Tom Latchford comments on making online giving as easy as a pound in a bucket
Since its inception in the 1990s, Gift Aid has only undergone two major changes, pertaining to online returns and small donations - and both these changes are very recent. The Gift Aid system is still archaic and in need of a radical overhaul.
Which is why the Treasury’s consultation, Gift Aid and Digital Giving, is promising. In essence it recognises that advancements in technology which boost charity fundraising campaigns are being hampered by antiquated Gift Aid processes.
Ultimately, donating via a charity’s digital channels should be the equivalent of popping a pound in a bucket - or as easy, quick and painless as ordering shopping from Amazon.
Sadly, the reality is very different. Raising IT recently carried out a simple online experiment, where we removed Gift Aid declarations from a donation form. Worryingly we saw an increase in donations proving what we’d all feared: the cumbersome and confusing process of claiming Gift Aid hinders spontaneous text and online giving.
Key to the success of Gift Aid reform is translating this explanation into layman’s terms and making the donations funnel as short and straightforward as possible. It’s amazing how easy it is to put someone off giving by asking people for too much detail. Instead the third sector needs to catch-up with commerce and replicate one-click payments, storing the Gift Aid status of a donor for use across multiple donations.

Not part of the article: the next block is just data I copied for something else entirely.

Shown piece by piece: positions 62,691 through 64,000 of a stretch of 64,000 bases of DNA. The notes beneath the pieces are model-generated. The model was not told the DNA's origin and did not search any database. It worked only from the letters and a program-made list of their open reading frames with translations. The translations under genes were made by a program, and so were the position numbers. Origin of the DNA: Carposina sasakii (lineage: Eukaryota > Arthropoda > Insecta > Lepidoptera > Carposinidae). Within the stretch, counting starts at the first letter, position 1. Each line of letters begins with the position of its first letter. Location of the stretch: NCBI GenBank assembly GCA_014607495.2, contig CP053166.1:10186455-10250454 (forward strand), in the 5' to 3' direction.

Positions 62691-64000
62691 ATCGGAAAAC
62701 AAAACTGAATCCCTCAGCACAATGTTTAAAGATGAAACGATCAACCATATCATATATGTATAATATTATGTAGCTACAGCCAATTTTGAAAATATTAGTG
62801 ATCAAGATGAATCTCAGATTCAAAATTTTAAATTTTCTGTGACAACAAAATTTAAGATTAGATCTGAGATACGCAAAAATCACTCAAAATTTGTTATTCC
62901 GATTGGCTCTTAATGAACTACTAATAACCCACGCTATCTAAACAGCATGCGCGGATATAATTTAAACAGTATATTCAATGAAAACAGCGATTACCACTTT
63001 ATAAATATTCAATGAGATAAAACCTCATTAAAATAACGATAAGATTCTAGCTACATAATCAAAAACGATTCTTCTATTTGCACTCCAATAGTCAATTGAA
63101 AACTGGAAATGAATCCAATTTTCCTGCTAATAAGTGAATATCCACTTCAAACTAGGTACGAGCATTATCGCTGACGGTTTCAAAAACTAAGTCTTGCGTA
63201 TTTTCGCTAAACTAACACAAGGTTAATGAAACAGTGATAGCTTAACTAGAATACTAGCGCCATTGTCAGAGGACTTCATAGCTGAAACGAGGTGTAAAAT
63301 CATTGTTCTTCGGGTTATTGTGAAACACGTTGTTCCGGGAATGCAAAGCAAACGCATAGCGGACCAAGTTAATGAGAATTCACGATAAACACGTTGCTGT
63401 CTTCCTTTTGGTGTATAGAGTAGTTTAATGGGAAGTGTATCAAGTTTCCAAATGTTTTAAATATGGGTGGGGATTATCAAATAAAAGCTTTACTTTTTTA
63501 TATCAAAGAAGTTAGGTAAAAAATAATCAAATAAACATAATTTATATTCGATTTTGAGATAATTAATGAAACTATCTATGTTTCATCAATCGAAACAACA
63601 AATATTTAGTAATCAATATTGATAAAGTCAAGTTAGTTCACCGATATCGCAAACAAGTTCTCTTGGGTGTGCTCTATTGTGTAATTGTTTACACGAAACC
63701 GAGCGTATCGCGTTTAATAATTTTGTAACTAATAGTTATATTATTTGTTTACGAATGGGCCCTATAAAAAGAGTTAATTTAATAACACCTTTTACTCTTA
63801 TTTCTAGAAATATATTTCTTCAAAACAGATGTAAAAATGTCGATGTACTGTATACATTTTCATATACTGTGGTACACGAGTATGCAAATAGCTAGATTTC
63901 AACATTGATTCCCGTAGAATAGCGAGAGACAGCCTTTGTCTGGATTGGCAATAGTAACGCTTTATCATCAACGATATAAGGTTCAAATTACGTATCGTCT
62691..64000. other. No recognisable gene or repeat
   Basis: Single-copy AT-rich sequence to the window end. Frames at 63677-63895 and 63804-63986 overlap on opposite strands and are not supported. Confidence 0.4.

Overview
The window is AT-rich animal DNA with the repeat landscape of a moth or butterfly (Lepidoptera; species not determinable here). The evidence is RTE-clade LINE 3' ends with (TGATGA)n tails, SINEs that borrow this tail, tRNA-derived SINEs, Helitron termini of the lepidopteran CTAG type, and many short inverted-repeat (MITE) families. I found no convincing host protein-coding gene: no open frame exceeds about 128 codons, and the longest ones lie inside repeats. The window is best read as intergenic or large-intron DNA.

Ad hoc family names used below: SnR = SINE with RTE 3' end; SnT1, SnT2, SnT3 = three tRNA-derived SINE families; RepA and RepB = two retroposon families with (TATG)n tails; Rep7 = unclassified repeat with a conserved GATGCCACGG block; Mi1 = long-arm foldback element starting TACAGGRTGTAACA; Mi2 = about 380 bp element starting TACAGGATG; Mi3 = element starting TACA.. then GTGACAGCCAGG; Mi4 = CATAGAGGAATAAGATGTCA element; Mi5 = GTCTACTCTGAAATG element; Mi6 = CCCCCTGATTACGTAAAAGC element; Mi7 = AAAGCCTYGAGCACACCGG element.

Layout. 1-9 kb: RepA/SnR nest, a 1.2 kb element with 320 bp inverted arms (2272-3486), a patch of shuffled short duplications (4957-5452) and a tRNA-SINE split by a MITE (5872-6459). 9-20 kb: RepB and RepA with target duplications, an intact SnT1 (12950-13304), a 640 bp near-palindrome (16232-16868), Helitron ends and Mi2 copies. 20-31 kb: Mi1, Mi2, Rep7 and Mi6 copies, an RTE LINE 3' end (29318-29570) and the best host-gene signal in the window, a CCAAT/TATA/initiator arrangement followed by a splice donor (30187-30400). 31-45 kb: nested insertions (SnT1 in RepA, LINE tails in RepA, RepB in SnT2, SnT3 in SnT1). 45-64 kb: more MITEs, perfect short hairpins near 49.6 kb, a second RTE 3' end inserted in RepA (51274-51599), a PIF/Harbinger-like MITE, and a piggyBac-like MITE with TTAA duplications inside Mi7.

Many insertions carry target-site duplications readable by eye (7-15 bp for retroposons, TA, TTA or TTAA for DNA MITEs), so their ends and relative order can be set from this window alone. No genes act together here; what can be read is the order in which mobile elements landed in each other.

And the same applies for staff, not just supporters. Smaller charities are forced to spend far too much time on administration, fearfully checking the eligibility of donors for Gift Aid. Their salaried time can be used much better and the government could be doing more right now to assist technology companies helping charities transition to the new online returns system by September.
Disappointingly, while millions of pounds could be saved from streamlining the system – and the government is essentially offering £15m in tax relief through this latest consultation – this paper is too bland to really shake things up. One needs only to look at innovations in the US to see how defective our tax incentives are.
The public still needs educating when it comes to understanding Gift Aid, so there is plenty we need to be to doing, not only to make the process simpler in practice, but also to communicate how it works.
The hurdle that really needs to be overcome is that the Government sees Gift Aid a huge incentive to boost giving, but without education, that message simply doesn't translate. Digital giving systems, where Gift Aid is automatically applied, will solve that problem. But we need more than a consultation. We need fast change.